peddling shabu in Daangbakal, Dulongbayan. After taking the marked money,
Lorenzo handed the shabu to the informant. PO3 Pineda and SPO1 Arellano alighted
from the tricycle and approached Lorenzo, and introduced themselves as police
o7cers. They arrested Lorenzo and subsequently Estanislao whom the latter was
talking to. A sachet f shabu was also found in him. Both interposed the defense of
frame up. Detained accused Conrado Estanislao y Javier is ordered released from
detention at the San Mateo Jail unless detained for some other lawful cause.

The plastic sachets of shabu subject matter of the instant cases are ordered
forfeited in favor of the government and the O7cer-In-Charge of the Court is hereby
ordered to safely deliver or cause the safe delivery of the same to the Philippine
Drug Enforcement Agency (PDEA) for proper disposition. The Trial court ruled that
both were guilty and gave more veracity on the prosecution’s version that Lorenzo
was caught in Uagrante delicto

Issue: Whether the prosecution discharged its burden of proving Lorenzo’s guilt
beyond reasonable doubt for the crime charged.

Ruling: No. The prosecution’s case fails for failure to establish the identity of the
prohibited drug with moral certainty.

In order to successfully prosecute an accused for illegal sale of drugs, the


prosecution must be able to prove the following elements: (1) identities of the buyer
and seller, the object, and the consideration; and (2) the delivery of the thing sold
and the payment therefor. Material to the prosecution for illegal sale of dangerous
drugs is the proof that the transaction or sale had actually taken place, coupled with
the presentation in court of evidence of corpus delicti. The term corpus
delicti means the actual commission by someone of the particular crime charged.

On the other hand, in illegal possession of dangerous drugs, the elements are: (1)
the accused is in possession of an item or object which is identi8ed to be a
prohibited drug; (2) such possession is not authorized by law; and (3) the accused
freely and consciously possessed the said drug. Similarly, in this case, the evidence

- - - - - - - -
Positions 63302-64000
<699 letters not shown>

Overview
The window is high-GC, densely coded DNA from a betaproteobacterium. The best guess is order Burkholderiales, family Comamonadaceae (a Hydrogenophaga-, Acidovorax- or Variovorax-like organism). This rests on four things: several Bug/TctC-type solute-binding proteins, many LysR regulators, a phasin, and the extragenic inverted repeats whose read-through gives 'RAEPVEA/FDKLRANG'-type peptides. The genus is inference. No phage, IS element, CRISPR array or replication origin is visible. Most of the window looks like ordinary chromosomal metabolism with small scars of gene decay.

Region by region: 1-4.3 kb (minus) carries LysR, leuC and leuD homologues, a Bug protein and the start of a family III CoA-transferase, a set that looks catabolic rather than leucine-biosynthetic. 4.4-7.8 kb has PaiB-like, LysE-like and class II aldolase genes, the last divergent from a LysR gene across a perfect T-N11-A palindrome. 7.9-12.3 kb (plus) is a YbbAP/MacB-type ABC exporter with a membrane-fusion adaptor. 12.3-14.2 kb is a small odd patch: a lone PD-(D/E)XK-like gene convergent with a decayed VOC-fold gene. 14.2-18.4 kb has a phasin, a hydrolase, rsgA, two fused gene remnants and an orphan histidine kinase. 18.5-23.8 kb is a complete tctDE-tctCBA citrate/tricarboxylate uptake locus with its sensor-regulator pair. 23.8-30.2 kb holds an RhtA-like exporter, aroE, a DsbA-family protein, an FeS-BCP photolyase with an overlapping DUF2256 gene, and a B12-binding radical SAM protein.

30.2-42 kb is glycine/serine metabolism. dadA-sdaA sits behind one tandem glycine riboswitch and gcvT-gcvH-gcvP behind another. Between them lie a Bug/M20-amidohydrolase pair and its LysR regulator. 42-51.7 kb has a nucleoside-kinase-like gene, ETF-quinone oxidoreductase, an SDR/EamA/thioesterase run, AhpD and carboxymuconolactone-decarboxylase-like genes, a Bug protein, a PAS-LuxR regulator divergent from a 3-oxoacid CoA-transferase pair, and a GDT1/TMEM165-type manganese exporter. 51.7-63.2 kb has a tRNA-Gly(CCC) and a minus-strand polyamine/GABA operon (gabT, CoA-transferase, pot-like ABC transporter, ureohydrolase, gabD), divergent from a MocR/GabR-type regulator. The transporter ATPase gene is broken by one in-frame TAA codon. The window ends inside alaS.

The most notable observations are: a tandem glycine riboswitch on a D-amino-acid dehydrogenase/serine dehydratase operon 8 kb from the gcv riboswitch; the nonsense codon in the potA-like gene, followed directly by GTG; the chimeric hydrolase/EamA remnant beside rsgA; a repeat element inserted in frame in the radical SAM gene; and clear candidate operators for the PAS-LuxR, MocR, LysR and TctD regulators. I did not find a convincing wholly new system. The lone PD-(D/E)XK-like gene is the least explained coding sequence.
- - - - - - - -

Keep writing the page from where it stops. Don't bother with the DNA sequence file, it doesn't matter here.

of the corpus delicti must be established beyond doubt.

In both illegal sale and illegal possession of prohibited drugs, conviction cannot be
sustained if there is a persistent doubt on the identity of the drug. The identity of
the prohibited drug must be established with moral certainty. Apart from showing
that the elements of possession or sale are present, the fact that the substance
illegally possessed and sold in the 8rst place is the same substance o?ered in court
as exhibit must likewise be established with the same degree of certitude as that
needed to sustain a guilty verdict.

While buy-bust operations have been proven to be an e?ective way to Uush out
illegal transactions that are otherwise conducted covertly and in secrecy, a buy-bust
operation is susceptible to police abuse. Thus, courts have been mandated to be
extra vigilant in trying drug cases lest an innocent person is made to su?er the
unusually severe penalties for drug o?enses.

Taking the aforementioned into consideration, speci8c procedures relating to the


seizure and custody of drugs have been laid down under the Implementing Rules
and Regulations (IRR) for Republic Act No. 9165 and it is the prosecution’s burden to

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adduce evidence that these procedures have been complied with in proving the
elements of the o?ense. The procedure for the custody and disposition of
con8scated, seized and/or surrendered dangerous drugs, among others, is provided
under Section 21 (a), paragraph 1 of Article II of Republic Act No. 9165, to wit: